Traveling abroad can be life-changing. By hopping on an airplane for a few quick hours, you’ll get to experience new cultures, try new foods, see new sites, and have the chance to walk in someone else’s shoes — even if it’s just for a few short days. Heck, you may even make a friend or two along the way.
However, getting to see, do, and eat new things can get expensive. Between hotel costs, plane tickets, sightseeing tours, restaurants, and nights out on the town, that vacation to a new country could quickly become a financial mountain.
Though you’ll likely want to come home with at least a souvenir or two you purchased on your sojourn, there is one thing you’ll probably want to leave behind — extra foreign currency that merely goes to waste upon landing.
Even the best budgeters may end up with some extra cash at the end of a trip. And since you can’t spend that foreign currency back home in the United States, you’ll need to come up with an alternative plan for all those foreign coins and bills now burning a hole in your pocket.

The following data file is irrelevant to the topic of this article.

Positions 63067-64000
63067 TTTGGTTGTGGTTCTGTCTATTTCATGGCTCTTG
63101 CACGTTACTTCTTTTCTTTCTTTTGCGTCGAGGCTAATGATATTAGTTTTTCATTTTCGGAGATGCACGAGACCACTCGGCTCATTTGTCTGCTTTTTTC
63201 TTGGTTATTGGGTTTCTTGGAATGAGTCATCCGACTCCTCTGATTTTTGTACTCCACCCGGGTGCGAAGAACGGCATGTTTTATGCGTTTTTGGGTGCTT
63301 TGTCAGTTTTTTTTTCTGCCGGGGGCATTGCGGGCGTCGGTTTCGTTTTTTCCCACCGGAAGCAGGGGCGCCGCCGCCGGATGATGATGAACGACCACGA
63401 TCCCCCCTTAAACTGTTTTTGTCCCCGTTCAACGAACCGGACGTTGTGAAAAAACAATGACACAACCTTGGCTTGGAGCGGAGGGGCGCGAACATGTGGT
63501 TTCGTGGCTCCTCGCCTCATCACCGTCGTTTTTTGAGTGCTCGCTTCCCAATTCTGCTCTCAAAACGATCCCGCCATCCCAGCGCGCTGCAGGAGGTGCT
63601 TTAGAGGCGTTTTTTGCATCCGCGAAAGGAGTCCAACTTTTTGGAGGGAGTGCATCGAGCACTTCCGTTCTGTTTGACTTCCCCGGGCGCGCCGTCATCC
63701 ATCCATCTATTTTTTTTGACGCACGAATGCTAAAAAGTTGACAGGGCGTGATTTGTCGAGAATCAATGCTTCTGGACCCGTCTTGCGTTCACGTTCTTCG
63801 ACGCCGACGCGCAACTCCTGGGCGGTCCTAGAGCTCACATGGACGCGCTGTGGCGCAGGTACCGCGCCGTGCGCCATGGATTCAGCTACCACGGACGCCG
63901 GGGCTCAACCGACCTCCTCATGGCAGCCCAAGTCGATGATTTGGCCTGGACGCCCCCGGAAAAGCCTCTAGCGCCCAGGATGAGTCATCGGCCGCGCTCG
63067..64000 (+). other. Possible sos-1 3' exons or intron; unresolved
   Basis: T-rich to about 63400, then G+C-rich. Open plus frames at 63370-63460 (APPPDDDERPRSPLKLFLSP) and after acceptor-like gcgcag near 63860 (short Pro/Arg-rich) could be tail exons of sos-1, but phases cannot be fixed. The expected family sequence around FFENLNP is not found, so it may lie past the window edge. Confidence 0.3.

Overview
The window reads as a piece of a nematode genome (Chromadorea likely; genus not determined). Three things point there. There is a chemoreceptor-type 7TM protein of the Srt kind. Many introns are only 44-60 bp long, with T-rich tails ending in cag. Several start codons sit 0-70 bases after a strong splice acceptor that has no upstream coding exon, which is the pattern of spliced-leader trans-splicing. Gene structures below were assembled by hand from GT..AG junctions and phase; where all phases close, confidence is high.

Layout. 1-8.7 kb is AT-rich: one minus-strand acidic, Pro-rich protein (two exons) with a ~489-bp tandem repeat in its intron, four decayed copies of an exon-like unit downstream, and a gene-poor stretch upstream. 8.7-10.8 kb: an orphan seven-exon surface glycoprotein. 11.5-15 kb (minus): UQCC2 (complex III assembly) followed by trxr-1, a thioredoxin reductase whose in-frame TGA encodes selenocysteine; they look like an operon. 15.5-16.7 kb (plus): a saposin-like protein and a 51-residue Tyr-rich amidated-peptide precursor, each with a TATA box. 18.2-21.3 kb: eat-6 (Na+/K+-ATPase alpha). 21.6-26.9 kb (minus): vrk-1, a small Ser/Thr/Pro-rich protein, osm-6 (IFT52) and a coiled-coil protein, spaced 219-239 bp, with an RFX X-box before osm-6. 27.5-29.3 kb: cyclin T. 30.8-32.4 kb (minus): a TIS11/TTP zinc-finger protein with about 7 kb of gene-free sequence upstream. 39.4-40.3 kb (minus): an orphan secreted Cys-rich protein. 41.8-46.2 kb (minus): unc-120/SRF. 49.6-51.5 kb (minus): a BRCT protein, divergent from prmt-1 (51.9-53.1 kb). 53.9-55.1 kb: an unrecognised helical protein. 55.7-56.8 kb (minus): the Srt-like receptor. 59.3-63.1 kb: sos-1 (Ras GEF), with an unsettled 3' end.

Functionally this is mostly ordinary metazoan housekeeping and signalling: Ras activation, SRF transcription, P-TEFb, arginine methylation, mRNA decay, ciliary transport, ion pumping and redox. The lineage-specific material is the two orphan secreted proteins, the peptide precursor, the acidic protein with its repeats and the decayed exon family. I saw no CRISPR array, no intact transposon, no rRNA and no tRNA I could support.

Sure, those bills may be pretty (Have you seen the Australian dollar?), but it won’t do you any good hanging as art on the wall. And you don’t want to miss out on saving or spending that money on things you need at home.
Instead of letting it go to waste, here are a few things you could choose to do with that leftover foreign change once your trip is done and your regular life sets in again.
What to Do with Extra Foreign Currency
Using It to Pay Part of Your Hotel Bill on Vacation
This might seem obvious, but there’s nothing worse than arriving at your gate with five minutes until boarding, only to realize you’ve still got about $80 worth of Moroccan dirham or Turkish lira left in your wallet.
That’s why it’s crucial to be smart about your spending and track your expenses while you’re on your trip by creating a travel budget. A trip specific budget can help you keep your spending in check and help you make sure you don’t have any local currency left by the time you depart.